The early play was a bit sloppy but San Jose dominated play from the outset. The knock ons eventually dried up a little but San Jose was able to break the Sacramento line often enough to put 4 tries on the board. Their goal kicking is still a work in progress, though, and only one was converted. In fact, only one was even close, as evidenced by the comment “nice grubber” from the sideline after one failed attempt. Sacramento was not without fight, however, and created some chances of their own but never found that final pass to convert pressure into points. Not, that is, until a penalty in Seahawk territory was quickly taken and San Jose was caught watching as the Sacramento flanker dotted down. Sac’s kicker had no problems converting the points and we ended the half 22-7 in favor of the home side.

Keeping in line with our spring theme the second half was delayed by a swarm of amorous bees… or rather, one amorous queen and several drones looking for some actions accompanied by a hive’s worth of workers. I was counting players and getting ready to blow the start of the half when the Sacramento sideline ran on to the field en masse. Soon after the Seahawks scattered as the bee swarm moved across the field looking for some prime insect real estate. Or maybe they were streaking? Not the first time that has happened at a rugby match and they definitely had no clothes on. In any case, the bees soon moved on and order was restored and the half started. Sacramento seemed to have taken the halftime speech of their coaching staff to heart as they started the half much better than the first and put a couple of tries on the board. Unfortunately, while their offense was much improved their defense was still suspect and San Jose kept putting in tries of their own. Sacramento only travelled with 21 players and as the half wore on the depth of the Seahawk squad began to tell. Tired legs were no match for fresh legs as the half wound its way to a finale. San Jose ran around the outside and through the middle and Sacramento tackled well but gaps appeared as the phases wore on. The final action saw the Seahawks score under the posts with Tory Golino set up to claim the final points of his career. Knowing that he had never been carded as a player I pulled out my book and told him I thought his moustache was offensive. (note: it was. There was a country theme going on and some things just shouldn’t be) He declined to comment and resisted all my other baiting so I had no opportunity to send him off with a sending off. The rugby gods giveth and the rugby gods taketh away.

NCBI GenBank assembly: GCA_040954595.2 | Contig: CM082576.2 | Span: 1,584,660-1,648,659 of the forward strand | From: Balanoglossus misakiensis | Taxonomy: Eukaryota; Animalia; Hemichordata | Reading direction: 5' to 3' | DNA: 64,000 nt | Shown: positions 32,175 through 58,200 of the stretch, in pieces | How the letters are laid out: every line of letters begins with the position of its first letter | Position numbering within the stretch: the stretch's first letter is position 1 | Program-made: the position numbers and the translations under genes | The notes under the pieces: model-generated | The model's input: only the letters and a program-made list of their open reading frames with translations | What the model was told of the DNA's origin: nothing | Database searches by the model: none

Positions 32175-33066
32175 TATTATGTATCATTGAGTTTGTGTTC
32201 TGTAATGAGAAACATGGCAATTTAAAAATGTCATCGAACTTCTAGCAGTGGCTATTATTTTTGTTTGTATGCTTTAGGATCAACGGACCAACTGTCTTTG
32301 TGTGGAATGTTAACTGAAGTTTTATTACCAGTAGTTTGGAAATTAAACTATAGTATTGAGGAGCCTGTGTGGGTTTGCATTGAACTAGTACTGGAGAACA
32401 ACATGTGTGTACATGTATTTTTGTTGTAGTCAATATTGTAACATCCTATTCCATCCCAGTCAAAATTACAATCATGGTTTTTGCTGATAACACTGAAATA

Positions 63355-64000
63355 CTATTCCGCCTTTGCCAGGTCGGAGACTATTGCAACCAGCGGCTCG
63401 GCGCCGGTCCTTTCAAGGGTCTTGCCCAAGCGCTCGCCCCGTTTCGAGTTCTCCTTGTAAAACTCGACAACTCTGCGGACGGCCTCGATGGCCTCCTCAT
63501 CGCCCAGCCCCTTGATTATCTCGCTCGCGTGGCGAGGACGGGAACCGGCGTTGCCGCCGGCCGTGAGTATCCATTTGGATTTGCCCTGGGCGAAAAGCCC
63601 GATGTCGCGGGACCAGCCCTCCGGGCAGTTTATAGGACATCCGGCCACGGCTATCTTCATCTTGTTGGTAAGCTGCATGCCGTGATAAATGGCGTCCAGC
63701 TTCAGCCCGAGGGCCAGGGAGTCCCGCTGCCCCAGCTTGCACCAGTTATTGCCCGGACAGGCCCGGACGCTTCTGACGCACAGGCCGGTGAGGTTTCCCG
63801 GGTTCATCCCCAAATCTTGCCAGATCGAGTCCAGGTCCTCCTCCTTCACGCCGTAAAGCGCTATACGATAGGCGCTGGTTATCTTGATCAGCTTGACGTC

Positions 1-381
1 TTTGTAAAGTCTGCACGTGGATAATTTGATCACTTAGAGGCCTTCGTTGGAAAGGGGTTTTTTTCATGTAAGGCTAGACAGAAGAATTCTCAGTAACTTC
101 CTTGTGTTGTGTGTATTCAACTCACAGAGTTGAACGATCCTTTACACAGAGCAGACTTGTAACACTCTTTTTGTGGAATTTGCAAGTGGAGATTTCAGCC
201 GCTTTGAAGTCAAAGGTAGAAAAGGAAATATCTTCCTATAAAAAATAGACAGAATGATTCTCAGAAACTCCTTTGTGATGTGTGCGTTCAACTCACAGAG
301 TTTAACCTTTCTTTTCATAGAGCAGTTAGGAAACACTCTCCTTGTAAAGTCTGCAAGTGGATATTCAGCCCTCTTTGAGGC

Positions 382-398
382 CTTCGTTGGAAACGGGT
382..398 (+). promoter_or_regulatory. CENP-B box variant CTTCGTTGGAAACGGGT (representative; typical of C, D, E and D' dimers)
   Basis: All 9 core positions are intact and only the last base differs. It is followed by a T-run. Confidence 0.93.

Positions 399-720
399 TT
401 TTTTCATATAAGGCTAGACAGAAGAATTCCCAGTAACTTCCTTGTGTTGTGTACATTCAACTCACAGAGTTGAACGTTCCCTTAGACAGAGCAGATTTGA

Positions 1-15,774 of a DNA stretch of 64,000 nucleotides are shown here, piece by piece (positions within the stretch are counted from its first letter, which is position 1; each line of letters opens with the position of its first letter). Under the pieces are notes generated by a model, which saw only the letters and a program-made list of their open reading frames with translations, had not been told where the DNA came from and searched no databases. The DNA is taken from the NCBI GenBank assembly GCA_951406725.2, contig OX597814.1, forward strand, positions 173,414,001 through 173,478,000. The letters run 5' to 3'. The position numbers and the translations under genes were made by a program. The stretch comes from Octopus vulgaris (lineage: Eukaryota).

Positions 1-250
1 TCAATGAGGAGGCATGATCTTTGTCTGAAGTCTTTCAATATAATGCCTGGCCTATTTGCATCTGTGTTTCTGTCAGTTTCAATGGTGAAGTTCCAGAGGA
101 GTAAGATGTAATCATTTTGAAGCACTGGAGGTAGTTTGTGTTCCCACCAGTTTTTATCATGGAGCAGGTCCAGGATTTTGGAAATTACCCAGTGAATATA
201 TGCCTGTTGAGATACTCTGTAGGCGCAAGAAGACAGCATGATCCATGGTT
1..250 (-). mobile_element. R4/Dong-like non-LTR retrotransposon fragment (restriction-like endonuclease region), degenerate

Final Score: San Jose Seahawks 56 – Sacramento Capitals 19

Seconds: SAN JOSE SEAHAWKS 31 – Sacramento Capitals 12 Ref: Hinkin
With Sacramento travelling light the captains agreed to 10s. Having played in the Cobra 10’s in Kuala Lumpur in 2004 I used what I considered the “official 10s variations”: restarts and goal kicks as in 7s; scrums are either 3 or 5 man decided by the team with the put. Lots of fun commenced as each team was trying to decide if they should play to a 15s patters or a 7s pattern. I had to reset one (5 man) scrum after a Sac player in the lock position thought he was an 8 man and picked the ball up from the back. I explained that he actually was a 2nd row player and, much like the hooker in 7s, can’t act as an 8 man. The fresh legs of the Seahawks won the first half 24 -0 but the more experienced heads of Sac won the second half

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12 – 7. A good run all around and the end of a great rugby day.

Chico Youth Rugby Foundation – tournament hosts
Chico, CA
Referees: Tom Zanarini, Jim Crenshaw, Cary Bertolone, Mitch Jagoe, Beau Bergstrom, Alex Triantayfyllou

More of a celebration of rugby than a competitive tournament. The morning matches were 15’s with some boys exhibition matches. The girls tournament was for a trophy, which Danville Girls won decidedly. In between the rugby the tournament organizers held a raffle for a road bicycle and had a knock-out rock/paper/scissors game where the loser of a game becomes the winners fan. As you accumulate wins, you get more fans until only two players are left, each with half of the total participants. Yeah, mayhem. The winner got a t-shirt.

The afternoon was all-girls 7’s. This was more to get the girls field time with 7’s. The day was getting hot, windy and dusty. Most teams were pretty spent by this time, but still looking to have a good time and gain some experience with 7’s.